There is evidence to suggest that a daily dose of Masquelier’s OPCs could help to protect you against flu at a time when flu vaccinations are often ineffective.
A hard winter
As you probably know, many countries have experienced a flu epidemic this winter. So what’s gone wrong? Wasn’t the annual flu vaccination program supposed to spare us those days or weeks of feeling like hell once a year? The American news-service Bloomberg reports that “by the time this flu season is over, experts said, more than 50,000 Americans will be dead.”
The truth is that the flu vaccine may not be as effective as we hoped. There are numerous reasons for this. One is that the flu-shot manufacturers have to guess months in advance about which strains of the virus will make the rounds in the coming winter. Sometimes they get it right but sometimes they don’t, and millions are hit by an entirely different strain.
Moreover, the virus can mutate quickly so that by the time you are vaccinated it has evolved to override the vaccination. People catch the flu even if they are immunized. And flu-related illnesses can be deadly, claiming up to 600,000 people per year globally.
And this year there is evidence to suggest that complications arising from the way flu shots are made – in chicken eggs and including several strains of the virus – may be contributing to reduced effectiveness. In attempting to expedite the process, researchers reduce the potency of each strain in the jab, thereby reducing the immune response it triggers. Scientists are trying to shift away from egg-based vaccine production, but even the recently introduced nasal spray method is no longer recommended.
Another factor is that the vaccine does not promote such a strong immune response in older people or those with chronic illnesses. And, of course, the immune response wears off after 6 to 12 months, so an early vaccination might be completely ineffective by the time the dreaded bugs are going around.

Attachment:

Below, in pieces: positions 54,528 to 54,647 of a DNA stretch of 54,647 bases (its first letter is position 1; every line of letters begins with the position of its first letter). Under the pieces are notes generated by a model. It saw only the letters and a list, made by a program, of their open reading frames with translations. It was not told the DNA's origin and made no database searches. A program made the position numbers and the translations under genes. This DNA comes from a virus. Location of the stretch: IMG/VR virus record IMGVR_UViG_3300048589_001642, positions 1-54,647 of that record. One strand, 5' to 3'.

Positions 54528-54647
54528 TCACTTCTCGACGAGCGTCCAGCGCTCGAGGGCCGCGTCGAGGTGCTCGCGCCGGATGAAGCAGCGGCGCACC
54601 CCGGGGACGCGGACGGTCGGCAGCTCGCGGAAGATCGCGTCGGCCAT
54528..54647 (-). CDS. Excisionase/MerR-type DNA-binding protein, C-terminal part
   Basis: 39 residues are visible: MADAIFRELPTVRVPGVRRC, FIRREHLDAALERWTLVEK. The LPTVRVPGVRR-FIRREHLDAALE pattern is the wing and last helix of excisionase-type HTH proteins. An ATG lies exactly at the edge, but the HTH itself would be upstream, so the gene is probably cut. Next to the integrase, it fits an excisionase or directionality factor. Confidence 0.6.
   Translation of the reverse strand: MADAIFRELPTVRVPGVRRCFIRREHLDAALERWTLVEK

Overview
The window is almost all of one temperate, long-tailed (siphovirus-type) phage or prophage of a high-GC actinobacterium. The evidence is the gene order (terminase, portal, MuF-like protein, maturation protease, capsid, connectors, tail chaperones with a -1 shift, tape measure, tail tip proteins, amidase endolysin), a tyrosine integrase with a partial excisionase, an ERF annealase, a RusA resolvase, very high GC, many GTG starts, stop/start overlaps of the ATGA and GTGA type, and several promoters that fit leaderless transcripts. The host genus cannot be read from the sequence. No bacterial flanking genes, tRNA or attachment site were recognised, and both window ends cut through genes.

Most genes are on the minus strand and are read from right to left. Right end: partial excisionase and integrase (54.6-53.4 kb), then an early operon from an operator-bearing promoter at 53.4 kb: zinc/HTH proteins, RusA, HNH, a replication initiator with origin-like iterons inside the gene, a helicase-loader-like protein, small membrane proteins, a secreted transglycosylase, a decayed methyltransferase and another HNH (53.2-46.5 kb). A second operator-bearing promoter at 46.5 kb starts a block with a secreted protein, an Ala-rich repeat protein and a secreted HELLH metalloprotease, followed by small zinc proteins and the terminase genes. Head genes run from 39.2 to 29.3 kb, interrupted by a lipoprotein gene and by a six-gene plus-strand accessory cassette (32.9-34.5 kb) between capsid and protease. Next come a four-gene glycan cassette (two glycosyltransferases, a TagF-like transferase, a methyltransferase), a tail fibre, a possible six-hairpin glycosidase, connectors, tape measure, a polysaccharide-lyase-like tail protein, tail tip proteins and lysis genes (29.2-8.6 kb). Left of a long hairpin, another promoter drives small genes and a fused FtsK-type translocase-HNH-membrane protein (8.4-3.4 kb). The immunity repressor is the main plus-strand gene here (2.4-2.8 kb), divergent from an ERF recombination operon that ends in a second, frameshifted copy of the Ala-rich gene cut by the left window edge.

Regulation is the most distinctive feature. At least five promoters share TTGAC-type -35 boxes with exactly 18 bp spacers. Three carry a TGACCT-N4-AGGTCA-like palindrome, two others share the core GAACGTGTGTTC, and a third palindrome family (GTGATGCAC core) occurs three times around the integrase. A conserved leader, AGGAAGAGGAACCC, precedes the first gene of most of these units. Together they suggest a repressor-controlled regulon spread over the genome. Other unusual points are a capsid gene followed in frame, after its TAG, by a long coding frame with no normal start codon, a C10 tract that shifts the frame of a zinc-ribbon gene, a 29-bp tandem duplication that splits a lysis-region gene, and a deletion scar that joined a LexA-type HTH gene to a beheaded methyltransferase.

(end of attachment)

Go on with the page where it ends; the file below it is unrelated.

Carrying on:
Vitamin C plus Masquelier’s OPCs
Of course, it’s entirely up to you to decide whether you go with or without the vaccination. But how you can further enhance your anti-flu chances when you’ve been vaccinated, or if you simply don’t trust or want the vaccination?
The obvious solution is to significantly boost your vitamin C levels and that’s what many people do. Indeed, they often take tablets that deliver a much higher daily dosage of vitamin C than is necessary or recommended.
Recharge your batteries by recharging your vitamin C
However, vitamin C is a ‘busy’ compound with a huge workload and in the process of acting as an antioxidant, it loses its antioxidant property. In giving away electrons, for instance, to neutralize a free radical, vitamin C depletes itself of those electrons.
Thus vitamin C is quickly depleted unless it is recharged with energy in the form of electrons — so that it can once again perform its antioxidant function. And one of the better sources of electrons for vitamin C is Masquelier’s OPCs. Essentially, vitamin C and Masquelier’s OPCs are two cogwheels that interact so that OPCs, being rich in electrons they can spare, are vitamin C’s perfect donor.
Professor Jack Masquelier demonstrated this when he kept guinea pigs alive and healthy by recharging a low ‒ suboptimal ‒ dosage of vitamin C with a dose of OPCs. Another group of guinea pigs that had received the same low dosage of vitamine C animals but no OPCs, did not survive.
A further example from history is that of Portuguese “intercontinental” sailors who escaped scurvy by recharging their practically exhausted levels of vitamin C with a daily ration of red wine, which contains good amounts of OPCs.
Thus taking officially recommended or even higher doses of vitamin C will not necessarily optimize your chances of avoiding the flu and staying healthy over the winter, mainly because vitamin C gets rapidly depleted during this period of the year. Instead, you need to recharge that vitamin C with Masquelier’s OPCs if it is to do its job properly.
For a more detailed explanation of the vitamin C/Masquelier’s OPCs recharging process read OPCs, Dr. Jack Masquelier’s Mark on Health, chapters 17 and 40.